Take your time with this and map out a few options before you make your decision. If you’re really stuck, try and think about something that covers these three points:

  1. Speaks to your brand / business or blog
  2. Could also generate a decent flow of traffic from people searching for your topic
  3. Can easily be translated into a domain name that is available

4. Book Your Domain And Social Handles

Once you’re absolutely certain you’ve got the name down, then it’s time to book your domain name. This could also become a part of the process when deciding on a name. If you cannot find your domain name to match the blog, it might make sense to choose something else. You want to try and be unique and it doesn’t bode well if someone has already staked their claim on your chosen name.

Book your domain name in .com and in your country’s local code too – mine is .co.za. This way you can appeal to both local and international readership. If you’re strictly local then booking your local country code makes sense, but you can also prevent others from stealing your name by buying the .com too and simply redirecting it to your local domain.

Book your social channel handles too, even if you’re not sure if you’ll use them. If you are starting a blog for business reasons, then you absolutely should be booking your name on the most popular social channels too. For all my blogs, the moment I’ve booked the domain I go and reserve a page name on Facebook, choose a handle on Twitter and the same handle on Instagram. You can select the channels that will work for you, but these are my top three. Try and reserve your domain name across the board for consistency’s sake. I know this isn’t always possible, but for those instances where you have to get a little creative with your social handles, try and keep them as close to your domain / blog name as possible.

5. Choose A Reputable Platform, Format And Theme

Finding a content management system or blogging platform that suits you is the final step before you can actually start writing your blog. I use WordPress and I adore its ease of use and multiple options, but some people prefer other channels and avenues. Blogger is also easy to use too, but I found it to be very limited with regards to customisation. You might also prefer something like Tumblr, which is also really simple to use, but again… I find it has limitations on what I (personally) want to be able to do with a blog space.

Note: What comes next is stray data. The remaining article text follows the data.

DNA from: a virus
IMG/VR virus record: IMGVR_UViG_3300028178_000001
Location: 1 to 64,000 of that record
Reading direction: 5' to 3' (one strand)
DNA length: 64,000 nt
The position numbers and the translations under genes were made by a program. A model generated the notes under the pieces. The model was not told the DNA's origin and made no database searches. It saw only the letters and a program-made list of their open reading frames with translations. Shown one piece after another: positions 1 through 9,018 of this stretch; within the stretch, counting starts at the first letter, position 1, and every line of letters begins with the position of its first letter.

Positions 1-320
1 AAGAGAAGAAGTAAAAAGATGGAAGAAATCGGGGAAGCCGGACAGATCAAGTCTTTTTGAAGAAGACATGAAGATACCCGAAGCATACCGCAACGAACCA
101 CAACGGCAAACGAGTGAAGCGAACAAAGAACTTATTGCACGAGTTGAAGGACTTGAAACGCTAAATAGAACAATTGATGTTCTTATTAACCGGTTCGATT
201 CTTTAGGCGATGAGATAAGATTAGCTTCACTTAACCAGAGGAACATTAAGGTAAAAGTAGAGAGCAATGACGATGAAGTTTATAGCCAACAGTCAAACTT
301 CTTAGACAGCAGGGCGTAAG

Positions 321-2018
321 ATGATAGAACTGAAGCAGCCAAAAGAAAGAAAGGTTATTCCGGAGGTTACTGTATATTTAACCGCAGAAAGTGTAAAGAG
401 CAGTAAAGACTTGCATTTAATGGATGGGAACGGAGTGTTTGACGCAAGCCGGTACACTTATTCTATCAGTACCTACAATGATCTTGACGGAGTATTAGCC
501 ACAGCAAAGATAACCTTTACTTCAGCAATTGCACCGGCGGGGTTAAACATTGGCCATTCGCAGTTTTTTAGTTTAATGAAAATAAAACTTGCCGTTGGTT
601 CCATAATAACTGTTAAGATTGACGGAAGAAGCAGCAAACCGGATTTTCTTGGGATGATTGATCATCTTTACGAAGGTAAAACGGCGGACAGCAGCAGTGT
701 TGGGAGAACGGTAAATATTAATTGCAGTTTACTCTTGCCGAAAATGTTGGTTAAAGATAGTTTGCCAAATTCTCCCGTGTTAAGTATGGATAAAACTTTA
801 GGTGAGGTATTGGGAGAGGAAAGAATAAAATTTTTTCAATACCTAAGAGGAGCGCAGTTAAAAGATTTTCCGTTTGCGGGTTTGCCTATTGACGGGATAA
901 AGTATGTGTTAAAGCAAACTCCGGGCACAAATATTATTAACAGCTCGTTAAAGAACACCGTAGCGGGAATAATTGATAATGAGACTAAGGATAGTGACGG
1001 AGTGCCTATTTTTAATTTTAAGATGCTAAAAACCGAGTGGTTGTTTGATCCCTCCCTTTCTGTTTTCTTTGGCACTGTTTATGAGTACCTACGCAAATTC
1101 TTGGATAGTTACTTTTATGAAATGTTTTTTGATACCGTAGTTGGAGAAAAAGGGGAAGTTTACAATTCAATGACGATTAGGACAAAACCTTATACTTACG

Do some research into what other people in a similar niche are using. You might find that your area of focus is better suited to a specific platform. The benefits with each one are different, but most platforms will allow you to use your own custom URL, which is paramount. You can also search through the available themes on each platform to see what best suits your needs. It’s possible that this drives your decision more than the platform itself.

There are millions of themes out there and it can become a bit overwhelming, so try and have an idea in mind before setting out and trying to search for one. Do you want a one-pager? A magazine layout? Or typical blog layout? Search within the categories you prefer to dull down the noise offered by all the available options.

Some pointers to consider when choosing a theme for your blog:

  1. Make sure it’s mobile friendly
  2. Ensure it has a decent amount of downloads and positive ratings
  3. Opt for simple over elaborate. Elaborate themes have a greater likelihood of breaking
  4. Make sure it’s going to suit your content

Once you’ve got the groundwork covered, it’s time to write your first blog. Add photos and images that suit your brand and the personality of your blog and start making the magic happen. Best of luck!

Photo by Ewan Robertson on Unsplash. Thank you! x

Katherine StottFive Things To Consider Before Starting A Blog